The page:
As cryptocurrencies are becoming more mainstream, you may notice a lot more of your clients asking whether their virtual wallets affect their tax returns. Any taxpayer who has received, sold, exchanged, sent, or acquired any cryptocurrency during the tax year must now report those transactions on Schedule 1 and other appropriate schedules and forms.
How is virtual currency taxed?
Virtual currency is treated as property on a tax return. According to the IRS, “A taxpayer who receives virtual currency as payment for goods or services must, in computing gross income, include the fair market value of the virtual currency, measured in U.S. dollars, as of the date that the virtual currency was received.”
If your client uses Bitcoin or another currency to purchase goods or services, you will need to report the transaction on their tax return. To do this, you will need to determine:
- Was there was a gain or a loss on the trade?
- Was it was short-term or long-term (short-term being less than a year)?
Report this information using Form 8949, then report is using Schedule D on Form 1040.
This also includes if your client trades one virtual currency for another virtual currency. Your client will not receive Form 1099 for these transactions. Instead, they will be responsible for keeping up with this information for tax reporting purposes.
If your client simply purchases virtual currency during the tax year, they will not be responsible for reporting it.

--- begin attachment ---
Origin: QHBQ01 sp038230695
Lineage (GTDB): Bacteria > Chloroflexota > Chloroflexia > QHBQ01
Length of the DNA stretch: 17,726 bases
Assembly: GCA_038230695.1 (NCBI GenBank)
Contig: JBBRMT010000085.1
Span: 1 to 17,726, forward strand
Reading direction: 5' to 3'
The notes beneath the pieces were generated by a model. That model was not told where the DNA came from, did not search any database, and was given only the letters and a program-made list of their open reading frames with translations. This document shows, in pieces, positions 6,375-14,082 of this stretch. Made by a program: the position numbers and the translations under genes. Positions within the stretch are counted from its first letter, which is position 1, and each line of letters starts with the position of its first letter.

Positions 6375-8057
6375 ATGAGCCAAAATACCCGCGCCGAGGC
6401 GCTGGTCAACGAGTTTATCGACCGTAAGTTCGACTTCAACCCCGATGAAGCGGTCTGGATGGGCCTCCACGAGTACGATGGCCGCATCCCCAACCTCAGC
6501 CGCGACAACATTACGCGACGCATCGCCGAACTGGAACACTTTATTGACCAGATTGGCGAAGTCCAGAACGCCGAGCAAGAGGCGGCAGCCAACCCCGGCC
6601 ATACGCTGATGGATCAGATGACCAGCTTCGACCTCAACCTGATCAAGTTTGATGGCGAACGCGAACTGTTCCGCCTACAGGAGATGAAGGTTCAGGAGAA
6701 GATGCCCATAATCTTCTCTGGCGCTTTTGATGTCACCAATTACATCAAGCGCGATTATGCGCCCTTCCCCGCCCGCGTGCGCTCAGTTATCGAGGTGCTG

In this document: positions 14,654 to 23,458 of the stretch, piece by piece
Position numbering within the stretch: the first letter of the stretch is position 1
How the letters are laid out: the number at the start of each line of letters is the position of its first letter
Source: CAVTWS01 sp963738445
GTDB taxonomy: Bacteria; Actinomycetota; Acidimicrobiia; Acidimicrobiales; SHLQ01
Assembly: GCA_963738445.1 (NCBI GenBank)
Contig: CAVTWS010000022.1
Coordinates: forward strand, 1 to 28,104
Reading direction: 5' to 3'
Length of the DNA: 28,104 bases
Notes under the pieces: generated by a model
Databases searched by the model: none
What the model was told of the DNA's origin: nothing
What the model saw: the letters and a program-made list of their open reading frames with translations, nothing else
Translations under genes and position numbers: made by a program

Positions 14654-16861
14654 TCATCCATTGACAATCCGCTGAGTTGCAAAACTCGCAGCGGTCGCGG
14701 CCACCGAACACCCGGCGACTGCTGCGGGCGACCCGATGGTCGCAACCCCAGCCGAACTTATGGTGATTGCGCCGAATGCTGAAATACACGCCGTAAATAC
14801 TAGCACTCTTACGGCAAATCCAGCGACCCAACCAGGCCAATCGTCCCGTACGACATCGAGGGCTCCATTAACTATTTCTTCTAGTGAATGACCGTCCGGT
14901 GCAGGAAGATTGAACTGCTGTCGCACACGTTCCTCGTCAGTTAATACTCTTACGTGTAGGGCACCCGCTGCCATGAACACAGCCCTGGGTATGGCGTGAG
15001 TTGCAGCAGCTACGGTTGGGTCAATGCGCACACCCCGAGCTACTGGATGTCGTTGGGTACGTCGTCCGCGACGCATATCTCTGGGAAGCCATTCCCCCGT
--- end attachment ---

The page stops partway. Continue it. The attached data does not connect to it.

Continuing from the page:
Specific situations for reporting virtual currency
Digital currency is becoming more prevalent as an increasing number of people and businesses use it to pay for services and items, make investments, and accept payments.
There is no stereotypical digital currency user, so you could see a diverse number of tax situations amongst your clients as cryptocurrencies catch on with:
- Independent contractors
- Wage-earning employees
- Shoppers who pay in virtual currency
While every client’s tax situation is unique, in general, the following rules apply.
If your client pays their employees in virtual currency
Virtual currency used to pay for goods and services should be taxed as income.
If your client is an employer who pays their employees with virtual currency, they will need to report employee earnings to the IRS on Form W-2.
They must convert the Bitcoin value to U.S. dollars on the date each payment is made and keep careful records. It is important to note that wages paid in virtual currency are subject to withholding to the same extent as dollar wages.
Self-employed clients with cryptocurrency gains or losses from sales transactions are also responsible for converting their virtual currency to dollars on the date each payment is made and reporting the figures on their tax return.
If your client holds virtual currency as a capital asset
Virtual currency held as a capital asset should be treated as property for tax purposes. The same principles that apply to property transactions apply to this type of asset. Any gain or loss will be taxed as a capital gain or loss.
The information in this article is up to date for tax year 2021 (taxes filed in 2022).